Saturday, August 08, 2009
'A Suitable Boy' Vikram Seth
Is this an Indian disease? This urge to encapsulate the whole of reality?
One of the characters in this book is a poet who is writing a novel. The novel in progress is described as a river, like the Ganga, with lots of tributaries and creeks. This image, of course, stands as an emblem of the method of A Suitable Boy itself, and is one of the very rare metafictional devices in a book that is otherwise wholly without any trace of modernity. It’s as if Seth is writing from a space uninfluenced by modernism, magical realism, hyperrealism, post-structuralism, deconstruction, or any of the other games beloved by post-modernist novelists and theorists. No tricks with narrative sequence or voice or point of view, or implied readers brought to the surface, or fractured and blended images, funny voices or intertextual cleverness. What we have instead is a slow and measured unfolding of events and scenes in one, organic, huge, all-encompassing magisterial narrative in the mid Victorian style; an Indian Trollope or Dickens or early Eliot, or Balzac; or indeed a modern Mahabharata.
The story involves a widowed mother’s search for a suitable husband for her youngest daughter, but encompasses very much more than that. The story of the Mehra family is interleaved with the stories of three other families, with whom they are connected by birth, marriage or friendship. These families in turn are connected with a host of subsidiary characters, the crowds of the fictional city of Brahmpur and the real cities of Calcutta and Delhi, the province of Pruvah Pradesh and ultimately the whole of India. The time is the year 1951/2; the political and social backdrop is the run-up to the first General Election in the country’s history. Muslim and Hindu, their religions, customs and values, as well as the relationship between them, are both equally represented. The quest for a suitable boy provides a structural backbone, as old and as honoured and as reliable a narrative device as the river Ganga itself, and is complicated, in the best traditions of the 19 century novel, by an interweaving plot involving family secrets that ultimately effects all the characters.
The scope is Tolstoyan. Huge epic scenes of riots, stampedes, public processions, parliamentary debates and political shenanigans among real historical characters are balanced with intimate descriptions of family meals, the ruminations of the fictional characters as they work through their moral dilemmas and relationships, the passing of the seasons; the text is full of portraits of birds, children and the eternal poor of both city and countryside; references to and detailed descriptions of Indian music, movies, food, festivals, religious mania, poetry, appear as part of the narrative, embedded in it through the characters, not flashed around as authorial digressions. Everything is presented but never explained.
The characters are all superbly drawn and lifelike; they almost present themselves. The relationships between them evolve and change as the year progresses and as events exercise their inexorable pull. All the characters are highly memorable and take on independent life in the mind of the reader. One wonders about them, and what they are doing when the book is closed. This is a huge achievement, given the length of the novel and number of characters.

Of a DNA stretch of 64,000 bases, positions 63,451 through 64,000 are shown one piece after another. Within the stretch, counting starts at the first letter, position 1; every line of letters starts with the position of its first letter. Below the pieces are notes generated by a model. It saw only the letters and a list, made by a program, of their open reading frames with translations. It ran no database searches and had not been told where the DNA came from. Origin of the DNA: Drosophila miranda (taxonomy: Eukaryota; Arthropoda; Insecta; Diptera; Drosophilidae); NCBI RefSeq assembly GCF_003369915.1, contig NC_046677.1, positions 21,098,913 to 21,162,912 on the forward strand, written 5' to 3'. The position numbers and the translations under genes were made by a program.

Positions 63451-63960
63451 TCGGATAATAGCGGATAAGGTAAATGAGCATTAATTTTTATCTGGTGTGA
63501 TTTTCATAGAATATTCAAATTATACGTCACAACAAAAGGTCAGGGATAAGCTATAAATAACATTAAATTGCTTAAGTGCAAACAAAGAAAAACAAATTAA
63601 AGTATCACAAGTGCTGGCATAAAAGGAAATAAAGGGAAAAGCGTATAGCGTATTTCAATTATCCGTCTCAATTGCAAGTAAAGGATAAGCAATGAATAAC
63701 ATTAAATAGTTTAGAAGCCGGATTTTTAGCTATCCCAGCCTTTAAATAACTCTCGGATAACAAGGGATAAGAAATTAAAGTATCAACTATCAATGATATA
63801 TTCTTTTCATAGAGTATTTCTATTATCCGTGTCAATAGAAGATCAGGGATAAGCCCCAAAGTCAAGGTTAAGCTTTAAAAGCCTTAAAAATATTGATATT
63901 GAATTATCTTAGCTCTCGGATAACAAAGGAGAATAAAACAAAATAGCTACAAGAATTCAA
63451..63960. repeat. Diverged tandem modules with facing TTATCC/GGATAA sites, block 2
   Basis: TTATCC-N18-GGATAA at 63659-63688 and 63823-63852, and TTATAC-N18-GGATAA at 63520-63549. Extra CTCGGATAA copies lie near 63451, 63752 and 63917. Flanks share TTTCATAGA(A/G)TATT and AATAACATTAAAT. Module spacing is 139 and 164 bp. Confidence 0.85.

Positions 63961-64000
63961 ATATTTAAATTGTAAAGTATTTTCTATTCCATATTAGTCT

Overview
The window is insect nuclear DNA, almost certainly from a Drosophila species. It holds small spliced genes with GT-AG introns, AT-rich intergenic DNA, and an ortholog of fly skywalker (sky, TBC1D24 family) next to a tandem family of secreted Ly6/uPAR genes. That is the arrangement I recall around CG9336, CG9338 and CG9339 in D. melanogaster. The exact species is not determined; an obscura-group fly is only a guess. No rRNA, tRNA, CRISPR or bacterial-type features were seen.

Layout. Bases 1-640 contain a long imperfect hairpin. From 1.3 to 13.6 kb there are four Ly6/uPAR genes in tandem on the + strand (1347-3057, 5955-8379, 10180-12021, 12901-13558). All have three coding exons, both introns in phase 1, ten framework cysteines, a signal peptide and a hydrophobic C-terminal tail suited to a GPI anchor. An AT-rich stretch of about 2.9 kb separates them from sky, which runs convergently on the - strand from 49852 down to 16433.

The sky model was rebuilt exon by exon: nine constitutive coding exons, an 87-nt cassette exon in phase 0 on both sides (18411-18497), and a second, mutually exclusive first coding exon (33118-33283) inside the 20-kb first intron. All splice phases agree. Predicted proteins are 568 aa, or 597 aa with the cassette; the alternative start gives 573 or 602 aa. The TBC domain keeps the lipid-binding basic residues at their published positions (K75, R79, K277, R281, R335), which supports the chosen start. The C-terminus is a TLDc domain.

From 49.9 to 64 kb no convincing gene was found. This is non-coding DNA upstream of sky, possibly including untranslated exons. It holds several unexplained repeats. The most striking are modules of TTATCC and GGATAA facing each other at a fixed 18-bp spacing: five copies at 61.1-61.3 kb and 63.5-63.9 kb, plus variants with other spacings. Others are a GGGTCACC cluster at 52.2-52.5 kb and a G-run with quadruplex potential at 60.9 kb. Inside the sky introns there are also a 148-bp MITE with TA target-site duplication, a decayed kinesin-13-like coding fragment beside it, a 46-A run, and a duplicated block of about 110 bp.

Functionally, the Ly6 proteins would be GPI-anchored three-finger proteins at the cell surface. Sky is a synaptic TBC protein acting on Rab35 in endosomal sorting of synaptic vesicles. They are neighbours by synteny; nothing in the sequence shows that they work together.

Seth’s (19th century) theme is family, and marriage, specifically arranged marriages. Other themes include the position of women generally in Indian life, and specifically women in purdah, academic life, political life, business life, economic life, cultural life, Muslim-Hindu relations, the caste system, and so on. Each sphere of social activity, each layer of society has a story, and characters to present it, and this is done entirely unselfconsciously: what stands always to the fore is the characters and their situations and how they interact. The whole of India in one year is presented through its people.
Seth’s greatest achievement is the narrative voice, which is always self effacing and utterly transparent. Themes and issues are presented with a steady consistency of imaginative objectivity. We see these concerns as the characters see them: there are no distancing devices, no poking through the veil of ideologies, no historical hindsight, no modern gap between what the narrative presents, and how it is presented. Throughout the book, whether in the Hindu or Muslim sections, issues and institutions are presented entirely without judgement from a (modern) (Western) external perspective, but from inside the story itself, just as the characters see them. We are completely brought in and made part of the story; we inhabit the same mental (and physical- Seth’s writing is highly pictorial and intensely evocative) space as the characters. In willingly suspending our disbelief as we become absorbed in the novel, our own ideology and even our own values slowly dissolve as we come to understand the characters and their world as they see it. When Lata finally makes her choice as to which of the three young men she is going to marry (shades of Basanio’s choice in reverse), we may feel disappointed with her choice, but we completely agree with it and understand it.
This is surely the purpose and power of great fiction.